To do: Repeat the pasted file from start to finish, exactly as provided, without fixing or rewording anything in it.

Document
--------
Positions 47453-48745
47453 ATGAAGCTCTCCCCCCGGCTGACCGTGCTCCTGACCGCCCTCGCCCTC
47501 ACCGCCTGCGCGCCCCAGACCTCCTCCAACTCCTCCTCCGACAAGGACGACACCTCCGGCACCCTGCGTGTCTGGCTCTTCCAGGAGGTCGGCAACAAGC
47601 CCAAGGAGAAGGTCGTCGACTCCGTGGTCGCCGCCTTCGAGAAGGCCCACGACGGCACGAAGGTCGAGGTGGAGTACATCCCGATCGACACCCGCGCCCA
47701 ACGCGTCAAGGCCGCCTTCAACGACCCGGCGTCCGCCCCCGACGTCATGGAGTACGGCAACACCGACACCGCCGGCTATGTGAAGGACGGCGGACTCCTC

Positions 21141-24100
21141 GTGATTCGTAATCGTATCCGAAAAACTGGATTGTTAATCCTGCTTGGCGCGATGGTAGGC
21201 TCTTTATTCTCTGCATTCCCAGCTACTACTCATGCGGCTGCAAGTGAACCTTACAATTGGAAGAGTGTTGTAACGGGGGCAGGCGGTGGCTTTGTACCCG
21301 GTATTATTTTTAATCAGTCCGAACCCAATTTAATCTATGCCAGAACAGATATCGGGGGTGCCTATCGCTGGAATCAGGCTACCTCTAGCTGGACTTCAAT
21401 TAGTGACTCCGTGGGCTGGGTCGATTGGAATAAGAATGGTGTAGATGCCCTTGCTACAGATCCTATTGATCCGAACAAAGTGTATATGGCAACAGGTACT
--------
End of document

Positions 47453-48745
47453 ATGAAGCTCTCCCCCCGGCTGACCGTGCTCCTGACCGCCCTCGCCCTC
47501 ACCGCCTGCGCGCCCCAGACCTCCTCCAACTCCTCCTCCGACAAGGACGACACCTCCGGCACCCTGCGTGTCTGGCTCTTCCAGGAGGTCGGCAACAAGC
47601 CCAAGGAGAAGGTCGTCGACTCCGTGGTCGCCGCCTTCGAGAAGGCCCACGACGGCACGAAGGTCGAGGTGGAGTACATCCCGATCGACACCCGCGCCCA
47701 ACGCGTCAAGGCCGCCTTCAACGACCCGGCGTCCGCCCCCGACGTCATGGAGTACGGCAACACCGACACCGCCGGCTATGTGAAGGACGGCGGACTCCTC

Positions 21141-24100
21141 GTGATTCGTAATCGTATCCGAAAAACTGGATTGTTAATCCTGCTTGGCGCGATGGTAGGC
21201 TCTTTATTCTCTGCATTCCCAGCTACTACTCATGCGGCTGCAAGTGAACCTTACAATTGGAAGAGTGTTGTAACGGGGGCAGGCGGTGGCTTTGTACCCG
21301 GTATTATTTTTAATCAGTCCGAACCCAATTTAATCTATGCCAGAACAGATATCGGGGGTGCCTATCGCTGGAATCAGGCTACCTCTAGCTGGACTTCAAT
21401 TAGTGACTCCGTGGGCTGGGTCGATTGGAATAAGAATGGTGTAGATGCCCTTGCTACAGATCCTATTGATCCGAACAAAGTGTATATGGCAACAGGTACT